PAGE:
While we could continue with our play-by-play action, I will instead provide you with a synopsis of the remaining snakes one may encounter. Setbacks in Ontario’s credit transfer information system stem from institutional variations and system design. They include: assessment of college bachelor degrees for credit, unspecified credit applications, reach backs, advising practices, credit transfer nomenclature, information location/relevance, program affinity, and degree vs. program requirements.

The Credit Transfer Information System

The analogy of admission and credit transfer as a game of Snakes and Ladders is one I have applied since I began studying student mobility over a decade ago. The challenges encountered while playing this game in the province of Ontario have changed over time from structural to informational. While the foundational structure of the Ontario credit transfer system (partnerships, models, and innovative programming) has received primary attention from the Government of Ontario, agencies, and institutional administrators, development of the transfer information system has been limited.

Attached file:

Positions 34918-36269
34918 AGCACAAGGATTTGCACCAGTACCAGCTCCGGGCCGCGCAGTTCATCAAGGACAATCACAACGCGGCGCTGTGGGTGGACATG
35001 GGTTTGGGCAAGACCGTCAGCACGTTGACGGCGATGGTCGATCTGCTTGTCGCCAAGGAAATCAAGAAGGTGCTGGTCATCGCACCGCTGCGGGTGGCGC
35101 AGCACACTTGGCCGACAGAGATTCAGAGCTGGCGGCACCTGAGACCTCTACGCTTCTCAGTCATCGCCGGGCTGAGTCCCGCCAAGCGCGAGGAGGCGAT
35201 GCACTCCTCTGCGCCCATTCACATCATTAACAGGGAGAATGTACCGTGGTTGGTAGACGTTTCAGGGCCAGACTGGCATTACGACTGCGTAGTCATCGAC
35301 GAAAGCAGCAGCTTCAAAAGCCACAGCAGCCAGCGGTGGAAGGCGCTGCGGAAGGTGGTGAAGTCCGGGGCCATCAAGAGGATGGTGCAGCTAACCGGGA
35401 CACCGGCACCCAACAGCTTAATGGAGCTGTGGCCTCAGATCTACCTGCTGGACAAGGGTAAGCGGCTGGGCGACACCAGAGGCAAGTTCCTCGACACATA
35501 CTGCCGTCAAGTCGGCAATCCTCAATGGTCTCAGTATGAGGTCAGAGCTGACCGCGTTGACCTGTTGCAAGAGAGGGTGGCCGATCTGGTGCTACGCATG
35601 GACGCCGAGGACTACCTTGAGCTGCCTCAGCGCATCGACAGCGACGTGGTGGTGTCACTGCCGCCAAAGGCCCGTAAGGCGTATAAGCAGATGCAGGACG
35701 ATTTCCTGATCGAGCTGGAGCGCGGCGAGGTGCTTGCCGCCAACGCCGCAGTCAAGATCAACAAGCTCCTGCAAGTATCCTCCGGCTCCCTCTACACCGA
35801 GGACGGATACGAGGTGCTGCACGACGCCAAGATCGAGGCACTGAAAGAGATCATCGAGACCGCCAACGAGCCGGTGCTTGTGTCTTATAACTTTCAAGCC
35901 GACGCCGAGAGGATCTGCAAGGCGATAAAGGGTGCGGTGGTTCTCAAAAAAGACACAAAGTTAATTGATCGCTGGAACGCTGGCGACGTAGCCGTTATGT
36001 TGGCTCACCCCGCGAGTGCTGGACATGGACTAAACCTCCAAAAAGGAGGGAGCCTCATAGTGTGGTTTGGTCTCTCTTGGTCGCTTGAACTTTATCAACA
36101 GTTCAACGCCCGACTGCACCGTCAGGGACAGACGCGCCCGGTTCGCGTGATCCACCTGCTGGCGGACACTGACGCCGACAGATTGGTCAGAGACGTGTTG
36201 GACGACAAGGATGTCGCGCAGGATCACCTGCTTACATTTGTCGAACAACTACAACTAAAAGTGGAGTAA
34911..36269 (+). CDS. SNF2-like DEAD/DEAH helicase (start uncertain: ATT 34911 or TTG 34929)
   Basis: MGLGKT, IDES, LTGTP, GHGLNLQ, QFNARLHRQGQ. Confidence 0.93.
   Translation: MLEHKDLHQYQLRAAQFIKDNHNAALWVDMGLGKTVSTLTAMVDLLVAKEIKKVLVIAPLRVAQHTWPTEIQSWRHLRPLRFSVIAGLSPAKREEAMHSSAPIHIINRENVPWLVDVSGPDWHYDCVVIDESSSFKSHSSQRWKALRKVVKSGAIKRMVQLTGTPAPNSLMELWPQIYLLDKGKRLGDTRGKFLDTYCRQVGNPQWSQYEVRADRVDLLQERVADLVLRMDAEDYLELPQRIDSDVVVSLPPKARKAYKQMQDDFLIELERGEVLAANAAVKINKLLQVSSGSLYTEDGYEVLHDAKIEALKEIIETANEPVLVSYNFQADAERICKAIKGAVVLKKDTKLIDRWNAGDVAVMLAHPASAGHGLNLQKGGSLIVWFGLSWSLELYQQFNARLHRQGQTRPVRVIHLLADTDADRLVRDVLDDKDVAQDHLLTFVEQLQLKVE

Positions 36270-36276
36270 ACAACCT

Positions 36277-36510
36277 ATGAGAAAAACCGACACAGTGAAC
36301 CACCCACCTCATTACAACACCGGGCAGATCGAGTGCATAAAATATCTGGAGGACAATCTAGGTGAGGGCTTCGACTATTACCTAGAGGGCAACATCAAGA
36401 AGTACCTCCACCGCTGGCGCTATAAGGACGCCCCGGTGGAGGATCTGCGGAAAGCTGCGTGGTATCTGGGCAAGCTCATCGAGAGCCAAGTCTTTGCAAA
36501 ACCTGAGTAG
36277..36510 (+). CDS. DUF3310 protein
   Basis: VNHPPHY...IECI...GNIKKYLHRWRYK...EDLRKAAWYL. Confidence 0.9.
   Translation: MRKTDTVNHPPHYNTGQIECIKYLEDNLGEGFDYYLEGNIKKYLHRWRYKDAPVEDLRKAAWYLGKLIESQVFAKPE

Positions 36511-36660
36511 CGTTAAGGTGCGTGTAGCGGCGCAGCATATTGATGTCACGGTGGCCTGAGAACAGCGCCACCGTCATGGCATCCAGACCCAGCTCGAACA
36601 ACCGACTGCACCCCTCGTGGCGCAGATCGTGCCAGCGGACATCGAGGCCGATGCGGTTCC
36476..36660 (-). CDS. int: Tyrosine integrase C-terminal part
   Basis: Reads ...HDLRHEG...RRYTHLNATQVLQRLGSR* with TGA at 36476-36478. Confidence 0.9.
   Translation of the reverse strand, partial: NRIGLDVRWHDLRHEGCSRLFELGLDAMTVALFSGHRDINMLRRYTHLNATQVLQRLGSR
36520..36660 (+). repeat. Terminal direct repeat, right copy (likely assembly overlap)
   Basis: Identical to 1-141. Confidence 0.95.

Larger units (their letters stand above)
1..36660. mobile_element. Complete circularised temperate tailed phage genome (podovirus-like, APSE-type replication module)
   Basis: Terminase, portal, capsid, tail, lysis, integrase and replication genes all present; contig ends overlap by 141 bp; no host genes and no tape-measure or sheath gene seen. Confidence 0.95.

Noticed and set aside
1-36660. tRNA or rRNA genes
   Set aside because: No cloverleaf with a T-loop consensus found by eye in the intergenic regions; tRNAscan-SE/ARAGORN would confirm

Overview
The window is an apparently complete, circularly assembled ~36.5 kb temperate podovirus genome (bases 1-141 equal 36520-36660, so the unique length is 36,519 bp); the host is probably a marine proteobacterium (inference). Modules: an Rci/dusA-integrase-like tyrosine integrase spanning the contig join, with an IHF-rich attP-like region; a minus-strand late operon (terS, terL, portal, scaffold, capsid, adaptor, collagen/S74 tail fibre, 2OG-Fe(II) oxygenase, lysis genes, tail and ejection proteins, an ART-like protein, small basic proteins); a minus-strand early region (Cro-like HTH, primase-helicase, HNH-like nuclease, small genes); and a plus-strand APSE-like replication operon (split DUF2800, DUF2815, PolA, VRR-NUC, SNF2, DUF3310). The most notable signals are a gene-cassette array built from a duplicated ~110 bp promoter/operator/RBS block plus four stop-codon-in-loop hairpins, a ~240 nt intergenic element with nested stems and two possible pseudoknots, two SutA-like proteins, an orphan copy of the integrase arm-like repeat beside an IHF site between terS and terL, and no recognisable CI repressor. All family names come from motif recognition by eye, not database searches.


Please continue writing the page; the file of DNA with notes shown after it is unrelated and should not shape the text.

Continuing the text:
Current research from Colleges Ontario states that 30% of college students lack access to basic credit transfer information and 26% lack more detailed information (loan effects, transfer credit assessment, and application fees). A comprehensive credit transfer information system where all stakeholders understand the fundamental processes and outcomes would reduce this amount of omitted and/or inaccurate information.